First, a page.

Time to check your heart


Our health is our most valuable asset. At the beginning of this year the Minister for Health, the Hon Greg Hunt, requested that we focus on getting any health checks that we put aside during the pandemic. He urged for us to attend medical appointments and health checks and follow up on any referrals for blood tests or scans. (1)

In recent weeks, this message could not be more important as Australians experienced some high profile, heart attack related deaths. These unfortunate events remind us that no one is invincible and it’s never too early to look after your heart health.  

Treat your heart right

Go for a heart health check

A Heart Health check with your GP takes about 20 mins and checks your blood pressure, cholesterol, diet, physical active and medical and family history.

This check could save your life. In fact, new modelling released by the Heart Foundation predicts over the next five years, nearly 350 heart attacks, strokes or heart-related deaths could have been prevented if 27,000 Heart Health Checks had not been missed or delayed because of COVID-19 (2). Silent risk factors such as high cholesterol and high blood pressure can be easily picked up by your doctor and treated early. This is especially true if you have a family history of cardiac conditions.

Make lifestyle improvements

Small lifestyle changes can make a big difference. If you’re a smoker, try to quit – this is one of the best gifts you can give your heart. Regular exercise and a healthy diet are also key in keeping your heart in good shape.

Protect yourself financially

A heart attack doesn’t just impact your physical health, it can affect your financial health too. The sudden and unexpected cost of medical treatment can add up. If you have a financial adviser, chat about your needs and products that could cover this risk, such as a Trauma or Death Benefit.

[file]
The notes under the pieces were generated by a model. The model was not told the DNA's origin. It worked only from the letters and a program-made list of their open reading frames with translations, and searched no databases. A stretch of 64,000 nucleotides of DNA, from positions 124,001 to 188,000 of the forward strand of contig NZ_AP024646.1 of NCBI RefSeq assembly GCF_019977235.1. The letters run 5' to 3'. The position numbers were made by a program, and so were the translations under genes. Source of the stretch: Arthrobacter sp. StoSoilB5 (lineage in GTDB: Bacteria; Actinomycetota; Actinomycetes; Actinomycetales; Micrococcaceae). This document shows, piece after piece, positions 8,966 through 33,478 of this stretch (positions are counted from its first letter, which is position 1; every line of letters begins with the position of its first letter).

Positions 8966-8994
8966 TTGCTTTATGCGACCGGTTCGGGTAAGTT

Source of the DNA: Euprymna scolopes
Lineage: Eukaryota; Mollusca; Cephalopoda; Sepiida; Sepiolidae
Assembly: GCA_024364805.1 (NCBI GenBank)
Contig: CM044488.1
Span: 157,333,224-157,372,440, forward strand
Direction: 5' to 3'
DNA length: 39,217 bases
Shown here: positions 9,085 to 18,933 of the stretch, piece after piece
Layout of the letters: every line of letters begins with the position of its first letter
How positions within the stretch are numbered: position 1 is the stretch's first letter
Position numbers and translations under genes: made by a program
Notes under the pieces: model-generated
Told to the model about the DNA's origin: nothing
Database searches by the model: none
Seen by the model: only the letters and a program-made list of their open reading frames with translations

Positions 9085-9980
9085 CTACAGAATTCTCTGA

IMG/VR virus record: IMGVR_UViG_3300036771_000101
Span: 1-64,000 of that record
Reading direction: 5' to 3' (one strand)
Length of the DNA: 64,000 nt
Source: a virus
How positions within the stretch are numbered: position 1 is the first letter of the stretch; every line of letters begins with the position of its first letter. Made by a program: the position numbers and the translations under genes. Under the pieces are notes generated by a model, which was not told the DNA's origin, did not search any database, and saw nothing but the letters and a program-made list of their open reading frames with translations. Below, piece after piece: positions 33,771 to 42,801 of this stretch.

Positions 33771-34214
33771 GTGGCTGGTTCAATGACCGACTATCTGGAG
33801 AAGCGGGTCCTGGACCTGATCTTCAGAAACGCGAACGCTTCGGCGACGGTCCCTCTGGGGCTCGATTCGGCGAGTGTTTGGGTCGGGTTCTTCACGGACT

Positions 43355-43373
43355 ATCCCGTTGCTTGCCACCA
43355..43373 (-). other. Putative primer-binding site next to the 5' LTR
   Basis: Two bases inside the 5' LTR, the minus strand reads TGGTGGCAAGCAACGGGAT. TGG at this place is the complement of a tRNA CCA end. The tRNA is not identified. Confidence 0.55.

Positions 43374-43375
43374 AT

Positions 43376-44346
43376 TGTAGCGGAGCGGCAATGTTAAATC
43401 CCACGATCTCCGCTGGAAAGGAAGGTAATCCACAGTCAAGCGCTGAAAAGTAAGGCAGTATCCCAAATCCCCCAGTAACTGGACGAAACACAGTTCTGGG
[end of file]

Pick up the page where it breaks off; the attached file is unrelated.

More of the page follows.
Heart attack facts

  • An Australian will experience a heart attack every 10 minutes
  • 21 lives are lost every day due to heart attacks
  • Males are 40% more likely to experience a heart attack than females
  • Heart attack is the leading cause of hospitalisations in Australia
  • The average cost of a heart attack is ~$25, 000

Sources: (3,4,5).

What is a heart attack?

A heart attack, or myocardial infarction, occurs when there is a lack of blood supply to the heart, mostly due to a blockage of one or more of the blood vessels that supply the heart (coronary arteries) causing death of the heart muscle.

What are the symptoms?

  • Chest pain or pressure or an aching sensation in the chest or arms that can spread to the neck, jaw or back
  • Shortness of breath
  • Nausea
  • Indigestion
  • Heartburn or abdominal pain
  • Light-headedness or sudden dizziness
  • Fatigue
  • Cold sweats

Women may experience symptoms that are different to men and any one or combination of these symptoms can occur. (6)

What are the common causes?

  • Smoking
  • Heavy alcohol or drug use
  • Diabetes
  • High cholesterol
  • High blood pressure
  • Underlying disease
  • Family history
  • Inactivity

Heart disease in women

A recent Australian study showed that in the past decade women were half as likely as men to receive appropriate diagnostic tests and treatment when admitted to hospital with a heart attack. They were also less likely to be referred for cardiac rehabilitation. Of concern, death rates and serious adverse cardiovascular events were more than double the rates seen in men, six months after discharge. (7)

Our health is made up of many dimensions including our mental, physical, financial and social health. No matter your health journey, it’s important to take active steps to stay healthy or feel healthier, especially in matters related to the heart.

For more great advice from Zurich’s Chief Medical Officer, Dr Bill Monday read our Matters of the Heart article.


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